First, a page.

Sunday, October 26, 2008

Election fever in Bethlehem

As we checked into the hotel, the receptionist asked what had brought us to Bethlehem, Pennsylvania.
“We are here to help out in Barack Obama’s campaign,” I said, not quite sure what response I would get.
Back home, an admission of political activism is treated either with a bored “really?” or worse, down right hostility. I was in for a big surprise.
“Really ma’am, well let me give you a discount on your room. I hope you have a good time,” he said, grinning broadly.
Welcome to the United State of America, where the whole nation is gripped by the titanic battle between Senators Obama and McCain.
With only days to go to polling day, the pace is frenetic in Obama’s campaign office in Main Street.
Bethlehem is in Northampton County, a key district. The polls show Obama has a big lead in the state, but news that John McCain has decided to abandon several previously Republican states and try and grab Pennsylvania’s 21 electoral college votes has brought a new urgency to the campaign.
Nothing is being left to chance.
Volunteers are busy calling voters or knocking on doors to remind them to go out on vote on November 4th.
The three field officers, Ken, Ryan and Katie are organising their teams for the last big push which begins next Saturday.
“Get all the sleep you can,” Ken told us at a training session last night, “because next week, we aren’t going to go to bed.”
And throughout the day a steady stream of people pop in, looking for badges, t-shirts, yard signs, anything so they can show their support for the dream ticket of Obama-Biden.
I spent this morning with Marion, a great grandmother, collating canvassing packs, stuffing them full of leaflets explaining Obama’s plans for economic recovery.
With Wall Street in free fall, a recession looming, nothing else matters. This election is not about Sarah Palin’s wardrobe or McCain’s foreign policy experience. It is the economy, stupid.
Tomorrow I will hit the streets for the first time. Knocking doors usually holds no fears for me. My first election was in 1983 and over the years I have encountered everything, from dangerous dogs to naked men, even a few Tories. But I worry that my Scottish accent will confuse the good people of Bethlehem.
“Just speak slowly,” Ken advises me, so for the rest of the afternoon I am going to practice my script: “Hello, I am stopping by today because the election is just around the corner, and I want to do everything I can to earn your vote on behalf of Senator Obama.”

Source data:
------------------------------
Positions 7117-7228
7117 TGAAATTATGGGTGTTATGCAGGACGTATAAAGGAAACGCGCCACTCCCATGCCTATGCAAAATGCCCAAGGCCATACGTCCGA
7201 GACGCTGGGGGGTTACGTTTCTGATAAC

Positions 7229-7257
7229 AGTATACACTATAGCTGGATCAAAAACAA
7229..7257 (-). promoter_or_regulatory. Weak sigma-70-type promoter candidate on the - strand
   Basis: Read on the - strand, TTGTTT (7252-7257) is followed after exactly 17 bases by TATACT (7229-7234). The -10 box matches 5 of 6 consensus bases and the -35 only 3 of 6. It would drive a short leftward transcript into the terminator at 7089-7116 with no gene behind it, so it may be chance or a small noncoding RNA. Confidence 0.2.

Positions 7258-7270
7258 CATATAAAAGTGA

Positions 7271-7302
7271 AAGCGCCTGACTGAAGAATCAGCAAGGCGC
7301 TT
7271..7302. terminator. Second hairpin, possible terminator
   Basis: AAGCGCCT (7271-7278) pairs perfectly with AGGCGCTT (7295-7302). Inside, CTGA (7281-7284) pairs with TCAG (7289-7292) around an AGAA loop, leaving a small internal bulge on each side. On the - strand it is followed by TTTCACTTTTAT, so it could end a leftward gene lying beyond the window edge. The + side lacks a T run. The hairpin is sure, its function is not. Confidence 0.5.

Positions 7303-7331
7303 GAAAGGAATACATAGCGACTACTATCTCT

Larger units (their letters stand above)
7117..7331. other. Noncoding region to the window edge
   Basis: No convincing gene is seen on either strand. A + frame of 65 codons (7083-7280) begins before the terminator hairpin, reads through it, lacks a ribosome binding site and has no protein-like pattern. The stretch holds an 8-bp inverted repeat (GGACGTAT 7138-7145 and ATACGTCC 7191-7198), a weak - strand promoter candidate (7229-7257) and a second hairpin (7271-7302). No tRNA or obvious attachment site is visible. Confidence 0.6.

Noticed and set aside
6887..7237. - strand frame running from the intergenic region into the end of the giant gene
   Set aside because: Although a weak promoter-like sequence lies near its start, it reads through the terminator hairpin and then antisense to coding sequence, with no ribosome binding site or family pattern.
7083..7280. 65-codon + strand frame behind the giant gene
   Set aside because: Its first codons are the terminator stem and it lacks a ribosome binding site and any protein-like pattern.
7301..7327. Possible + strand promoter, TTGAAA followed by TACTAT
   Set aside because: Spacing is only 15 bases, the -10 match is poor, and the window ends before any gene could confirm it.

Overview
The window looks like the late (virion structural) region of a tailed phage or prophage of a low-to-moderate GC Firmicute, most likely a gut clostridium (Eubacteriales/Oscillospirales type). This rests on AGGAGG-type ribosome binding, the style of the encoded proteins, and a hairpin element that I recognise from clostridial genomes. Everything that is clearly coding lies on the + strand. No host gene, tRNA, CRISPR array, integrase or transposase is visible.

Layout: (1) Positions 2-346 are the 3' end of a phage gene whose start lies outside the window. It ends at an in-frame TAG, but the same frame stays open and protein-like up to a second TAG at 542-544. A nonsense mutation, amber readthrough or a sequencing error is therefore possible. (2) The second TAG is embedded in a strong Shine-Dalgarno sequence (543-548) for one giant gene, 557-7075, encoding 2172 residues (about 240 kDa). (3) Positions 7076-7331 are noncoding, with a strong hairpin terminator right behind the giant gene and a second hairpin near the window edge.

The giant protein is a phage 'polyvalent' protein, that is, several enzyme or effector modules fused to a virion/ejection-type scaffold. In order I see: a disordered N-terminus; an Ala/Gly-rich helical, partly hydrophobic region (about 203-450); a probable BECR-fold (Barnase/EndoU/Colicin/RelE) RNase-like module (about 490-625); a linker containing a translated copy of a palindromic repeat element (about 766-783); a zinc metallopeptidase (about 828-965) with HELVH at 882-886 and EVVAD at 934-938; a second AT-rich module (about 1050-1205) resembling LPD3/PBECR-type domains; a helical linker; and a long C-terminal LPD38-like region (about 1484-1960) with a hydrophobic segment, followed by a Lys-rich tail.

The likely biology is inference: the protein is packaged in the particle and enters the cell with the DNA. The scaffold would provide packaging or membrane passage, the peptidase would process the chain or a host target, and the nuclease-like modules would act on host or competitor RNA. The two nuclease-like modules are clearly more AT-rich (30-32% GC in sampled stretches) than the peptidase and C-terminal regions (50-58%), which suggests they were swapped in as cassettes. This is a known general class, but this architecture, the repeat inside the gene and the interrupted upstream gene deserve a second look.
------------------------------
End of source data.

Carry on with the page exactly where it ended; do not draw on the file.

Doing everything I can has meant spending the last of my savings to fly out to the USA for three weeks to help elect the man I believe will change, not only the United States of America, but the world.
Not since 1997 has an election mattered so much.
If Obama wins, the USA will be able to hold its head high again, with a President who understands how the real world works. Not just because his mother was from Kansas and his father from Kenya and he went to school in Indonesia and Hawaii, but because his policies and values are what the world needs now.
My mother texted me this morning to ask if I would get to meet the candidate.
“No chance,” I replied, “but I don’t care, I am having the best experience of my life, and on 4 November, things really will start to get better.”

Tuesday, October 14, 2008

Men's work

Julia looked sceptical, in a way only a wise nine year old can.
“Can I carry the water on my head?” I asked, pointing at the orange plastic bucket she had just filled with fresh water from Lake Malawi.
She spoke quickly in Chichewa to her friends, who all burst out laughing. The white mamma was going to carry water on her head. How funny. How very stupid.
With Julia’s help I manoeuvred the heavy bucket onto my head, and walking very slowly I managed a few shaky yards along the beach, then turned and made my way back, trying hard not to spill a drop while cursing the weak muscles in my upper arms, damaged by years of typing.
She laughed as she took the bucket back.
“Do the boys not work, help you carry water?” I asked Julia, knowing full well what her answer would be.
She looked even more sceptical. Was the white mamma really this stupid?
Again she translated for her friends, who laughed even louder at my eccentricity.
“Boys not carry water,” she replied. “They not work, they play,’’ as if this was the natural order of things – which it seems to be in large parts of Malawi.
Women and girls fetch water, sometimes carrying heavy buckets for miles.
Women and girls cultivate the land, growing food to feed their families.
They prepare the meals, clean the home, have babies, look after sick relatives, and of course, keep their menfolk happy in every way.